Where: Central Library, Linn-Henley Research Library, Arrington Auditorium, 4th floor

The Birmingham Public Library, in conjunction with Service Corps of Retired Executives (SCORE) and the City of Birmingham’s Department of Innovation and Economic Opportunity, will be hosting the monthly seminar Steps to Starting Your Business from July to October 2018. The seminar is scheduled to be held on the following Tuesdays from 12:00 to 1:00 p.m. in the Arrington Auditorium, which is located on the 4th floor of the Linn-Henley Research Library: September 18, October 16.

Each seminar will cover the same topics, but those who are interested are welcome to attend more than one day. Topics covered will include crafting a vision statement, identifying sources of funding, determining the legal structure of your business, devising a business plan, and investigating sources of business and economic information. Please register for the seminars by contacting Valencia Fisher in the Department of Innovation and Economic Opportunity at Valencia.Fisher@birminghamal.gov or 205-254-2799.

Seminar presenters will be veteran mentors from the local chapter of SCORE. SCORE is a national nonprofit association consisting of volunteers with business skills and experience who want to share their knowledge with prospective entrepreneurs and small business owners. For over 50 years, SCORE mentors have helped millions of Americans start and grow their own businesses.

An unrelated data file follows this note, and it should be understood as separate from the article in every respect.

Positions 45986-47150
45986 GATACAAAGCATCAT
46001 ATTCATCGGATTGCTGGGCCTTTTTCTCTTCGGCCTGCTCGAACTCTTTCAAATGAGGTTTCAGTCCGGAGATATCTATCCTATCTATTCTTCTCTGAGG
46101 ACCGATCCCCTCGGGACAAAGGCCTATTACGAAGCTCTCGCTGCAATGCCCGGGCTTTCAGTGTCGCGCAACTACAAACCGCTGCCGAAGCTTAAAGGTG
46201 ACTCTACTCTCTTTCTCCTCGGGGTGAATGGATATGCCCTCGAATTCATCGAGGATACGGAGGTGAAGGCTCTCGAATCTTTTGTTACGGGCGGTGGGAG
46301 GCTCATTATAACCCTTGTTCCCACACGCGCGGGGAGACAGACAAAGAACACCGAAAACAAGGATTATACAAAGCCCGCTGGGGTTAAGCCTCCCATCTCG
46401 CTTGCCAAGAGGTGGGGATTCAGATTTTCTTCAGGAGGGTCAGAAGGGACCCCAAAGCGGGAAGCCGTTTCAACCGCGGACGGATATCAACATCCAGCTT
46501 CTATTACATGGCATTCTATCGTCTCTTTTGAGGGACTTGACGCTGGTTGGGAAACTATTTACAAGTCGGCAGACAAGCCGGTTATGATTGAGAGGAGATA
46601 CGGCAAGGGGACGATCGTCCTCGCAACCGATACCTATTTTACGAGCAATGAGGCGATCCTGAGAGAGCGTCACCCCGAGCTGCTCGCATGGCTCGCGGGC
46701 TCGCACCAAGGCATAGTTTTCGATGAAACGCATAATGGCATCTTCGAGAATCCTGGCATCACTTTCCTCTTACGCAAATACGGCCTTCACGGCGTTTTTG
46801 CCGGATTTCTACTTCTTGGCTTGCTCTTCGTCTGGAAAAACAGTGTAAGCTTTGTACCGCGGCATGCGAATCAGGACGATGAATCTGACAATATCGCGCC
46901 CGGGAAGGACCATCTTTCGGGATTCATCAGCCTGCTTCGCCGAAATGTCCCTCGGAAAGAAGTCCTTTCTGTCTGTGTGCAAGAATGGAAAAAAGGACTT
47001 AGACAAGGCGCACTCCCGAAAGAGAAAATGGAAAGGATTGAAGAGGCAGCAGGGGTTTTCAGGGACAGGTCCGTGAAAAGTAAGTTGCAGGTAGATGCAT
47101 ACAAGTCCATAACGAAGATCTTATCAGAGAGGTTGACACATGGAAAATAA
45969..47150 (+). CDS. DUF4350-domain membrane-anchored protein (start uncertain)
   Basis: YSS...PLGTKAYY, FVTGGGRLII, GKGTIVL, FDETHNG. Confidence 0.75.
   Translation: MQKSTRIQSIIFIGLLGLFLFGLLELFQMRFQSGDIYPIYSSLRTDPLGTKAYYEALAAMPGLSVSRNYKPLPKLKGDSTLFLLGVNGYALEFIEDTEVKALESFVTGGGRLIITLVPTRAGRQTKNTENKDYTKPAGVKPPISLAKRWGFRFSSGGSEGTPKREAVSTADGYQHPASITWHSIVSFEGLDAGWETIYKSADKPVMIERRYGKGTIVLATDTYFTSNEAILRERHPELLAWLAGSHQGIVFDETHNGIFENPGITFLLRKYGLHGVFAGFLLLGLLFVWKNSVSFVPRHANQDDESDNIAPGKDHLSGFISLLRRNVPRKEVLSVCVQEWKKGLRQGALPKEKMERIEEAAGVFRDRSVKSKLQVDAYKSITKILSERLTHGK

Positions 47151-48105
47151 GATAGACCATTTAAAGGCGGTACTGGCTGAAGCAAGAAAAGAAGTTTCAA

For further information about the seminars or about resources available at the Birmingham Public Library relating to small business development, please contact Jim Murray in the Central Library’s Business, Science and Technology Department at jmurray@bham.lib.al.us or by phoning 205-226-3691.

Public Can Obtain Passports at Five Birmingham Public Library Locations


Do you need to get a US passport? It is now easier than ever in Birmingham. You can now obtain US passports or have questions answered at five Birmingham Public Library locations across the city.

The Central Library downtown and four regional libraries—Avondale, Five Points WestNorth Birmingham, and Springville Road—will serve as official Passport Acceptance Facilities. The service will be available during the following times by appointment only: Saturdays, 9:00 a.m–12:00 p.m.; Mondays and Tuesdays, 5:00–7:00 p.m. You must supply your own photo.